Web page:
1944 musical Meet Me In St. Louis is a film about a family that really like living in St. Louis. I don’t think it would be too disingenuous to claim that it’s not really about much else. There are a few subplots involving the love lives of the older siblings and some others involving the hijinks of the younger sisters, and, at one point, the jeopardy of the fact that the family might have to move away from St. Louis, but mainly it’s a series of vignettes with no particular overarching narrative.
Nonetheless I would defy anyone to sit through the 113 minutes running time and not feel entirely uplifted by the end. It is an absolute joy from start to finish yet retains a quirky and slightly surreal edge that prevents it from becoming overly saccharine. Judy Garland receives top billing and completely justifies this status, but the whole cast is eminently likeable and arguably Margaret O’Brien as the mischievous and surprisingly macabre youngest child ‘Tootie’ is the most memorable performance.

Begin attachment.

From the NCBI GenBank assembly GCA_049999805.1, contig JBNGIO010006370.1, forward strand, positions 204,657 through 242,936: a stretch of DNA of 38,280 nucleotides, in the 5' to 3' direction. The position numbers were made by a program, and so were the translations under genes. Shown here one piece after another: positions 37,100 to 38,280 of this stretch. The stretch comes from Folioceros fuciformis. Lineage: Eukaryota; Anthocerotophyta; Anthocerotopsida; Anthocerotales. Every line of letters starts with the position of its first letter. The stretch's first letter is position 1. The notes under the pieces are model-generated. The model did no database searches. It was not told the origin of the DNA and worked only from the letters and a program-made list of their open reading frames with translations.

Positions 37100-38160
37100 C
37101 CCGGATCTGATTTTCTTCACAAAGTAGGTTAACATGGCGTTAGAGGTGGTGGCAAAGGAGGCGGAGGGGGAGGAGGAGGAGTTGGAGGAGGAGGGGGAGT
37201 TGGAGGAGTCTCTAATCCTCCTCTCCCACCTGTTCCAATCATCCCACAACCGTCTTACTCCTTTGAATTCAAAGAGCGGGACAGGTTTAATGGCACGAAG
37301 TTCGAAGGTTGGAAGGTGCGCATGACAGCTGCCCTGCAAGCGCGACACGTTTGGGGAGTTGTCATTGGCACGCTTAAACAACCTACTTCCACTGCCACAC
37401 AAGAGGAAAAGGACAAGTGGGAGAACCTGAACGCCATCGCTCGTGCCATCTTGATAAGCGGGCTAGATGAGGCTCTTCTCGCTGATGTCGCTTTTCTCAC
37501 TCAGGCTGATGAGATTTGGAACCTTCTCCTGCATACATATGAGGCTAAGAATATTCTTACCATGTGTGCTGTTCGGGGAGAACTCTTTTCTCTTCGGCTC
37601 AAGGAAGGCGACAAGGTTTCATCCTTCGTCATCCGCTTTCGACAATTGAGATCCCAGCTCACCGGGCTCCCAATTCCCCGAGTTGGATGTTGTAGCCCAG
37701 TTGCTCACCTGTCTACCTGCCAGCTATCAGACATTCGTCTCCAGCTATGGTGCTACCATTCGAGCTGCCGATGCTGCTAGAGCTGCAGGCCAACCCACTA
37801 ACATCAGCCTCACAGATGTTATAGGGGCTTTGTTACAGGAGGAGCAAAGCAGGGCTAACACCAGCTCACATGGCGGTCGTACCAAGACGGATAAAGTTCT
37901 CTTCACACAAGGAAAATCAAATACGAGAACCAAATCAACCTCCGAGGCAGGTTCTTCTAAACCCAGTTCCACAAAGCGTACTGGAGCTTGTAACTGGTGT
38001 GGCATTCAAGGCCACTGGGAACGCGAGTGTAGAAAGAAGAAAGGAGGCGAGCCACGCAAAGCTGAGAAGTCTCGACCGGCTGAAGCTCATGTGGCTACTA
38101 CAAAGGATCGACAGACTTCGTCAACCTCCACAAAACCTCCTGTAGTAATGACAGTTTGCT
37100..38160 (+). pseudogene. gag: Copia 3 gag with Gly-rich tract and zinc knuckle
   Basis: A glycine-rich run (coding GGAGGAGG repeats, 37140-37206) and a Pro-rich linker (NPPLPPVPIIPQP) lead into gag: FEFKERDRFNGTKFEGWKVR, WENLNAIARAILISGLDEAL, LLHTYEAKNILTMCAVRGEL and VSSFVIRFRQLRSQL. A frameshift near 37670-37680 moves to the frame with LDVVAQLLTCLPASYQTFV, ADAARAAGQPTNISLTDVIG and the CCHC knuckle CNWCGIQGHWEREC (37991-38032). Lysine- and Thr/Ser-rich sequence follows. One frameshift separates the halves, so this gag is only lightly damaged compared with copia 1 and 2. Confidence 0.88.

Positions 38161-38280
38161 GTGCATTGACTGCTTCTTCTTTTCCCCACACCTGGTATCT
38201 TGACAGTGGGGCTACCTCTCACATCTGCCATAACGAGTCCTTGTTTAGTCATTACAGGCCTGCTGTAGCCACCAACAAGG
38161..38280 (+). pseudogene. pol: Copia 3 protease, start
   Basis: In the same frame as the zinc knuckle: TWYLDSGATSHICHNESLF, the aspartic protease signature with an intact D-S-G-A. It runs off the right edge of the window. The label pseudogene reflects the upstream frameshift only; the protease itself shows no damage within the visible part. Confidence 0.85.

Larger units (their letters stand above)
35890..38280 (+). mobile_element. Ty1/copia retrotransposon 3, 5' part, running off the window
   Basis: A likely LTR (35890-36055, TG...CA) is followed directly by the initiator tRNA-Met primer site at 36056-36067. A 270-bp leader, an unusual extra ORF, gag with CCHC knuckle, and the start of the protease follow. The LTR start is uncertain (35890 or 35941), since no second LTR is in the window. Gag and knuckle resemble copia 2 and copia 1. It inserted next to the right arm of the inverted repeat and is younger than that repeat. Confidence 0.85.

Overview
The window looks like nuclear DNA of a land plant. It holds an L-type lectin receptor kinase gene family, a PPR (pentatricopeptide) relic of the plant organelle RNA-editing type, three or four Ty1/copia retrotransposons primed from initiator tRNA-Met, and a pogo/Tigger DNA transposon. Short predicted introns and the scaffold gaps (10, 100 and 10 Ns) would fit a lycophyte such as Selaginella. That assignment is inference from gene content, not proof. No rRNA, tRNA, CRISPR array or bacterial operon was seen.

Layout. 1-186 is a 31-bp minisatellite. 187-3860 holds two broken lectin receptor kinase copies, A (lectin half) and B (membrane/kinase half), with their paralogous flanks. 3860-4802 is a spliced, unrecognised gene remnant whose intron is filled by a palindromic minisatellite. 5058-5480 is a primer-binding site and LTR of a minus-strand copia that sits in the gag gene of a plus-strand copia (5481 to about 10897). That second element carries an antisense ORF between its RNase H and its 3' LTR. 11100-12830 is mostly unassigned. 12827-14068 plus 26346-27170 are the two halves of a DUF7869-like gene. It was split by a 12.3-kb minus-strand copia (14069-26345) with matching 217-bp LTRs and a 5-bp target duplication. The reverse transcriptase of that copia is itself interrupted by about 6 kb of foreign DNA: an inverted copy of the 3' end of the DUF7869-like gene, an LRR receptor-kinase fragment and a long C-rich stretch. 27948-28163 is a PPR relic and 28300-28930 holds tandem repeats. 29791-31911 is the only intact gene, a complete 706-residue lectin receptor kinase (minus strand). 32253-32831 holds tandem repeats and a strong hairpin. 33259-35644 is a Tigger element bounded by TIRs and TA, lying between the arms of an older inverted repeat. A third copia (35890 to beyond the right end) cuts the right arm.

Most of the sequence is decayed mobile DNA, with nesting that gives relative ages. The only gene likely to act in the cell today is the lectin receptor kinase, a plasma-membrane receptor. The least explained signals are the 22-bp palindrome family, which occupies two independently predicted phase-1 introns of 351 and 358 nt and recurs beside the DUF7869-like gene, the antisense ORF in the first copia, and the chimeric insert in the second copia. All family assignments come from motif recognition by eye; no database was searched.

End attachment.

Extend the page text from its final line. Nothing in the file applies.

Score for Christmasishness
The movie incorporates a year in the life of the family, covering a period from summer 1903 until spring 1904. The ‘winter’ part of the movie is entirely set at Christmas, but it really only takes up around 25% of the running time. Nonetheless, it is very Christmassy during that part of the movie, and the film would always have scored highly on my ‘Christmas(ish) scale’. However, the fact that this is the movie that gave us the song ‘Have Yourself a Merry Little Christmas’ means I can’t award it anything other than top marks. You could legitimately watch Meet Me In St. Louis at any time of year, but it really works well as a Christmas movie.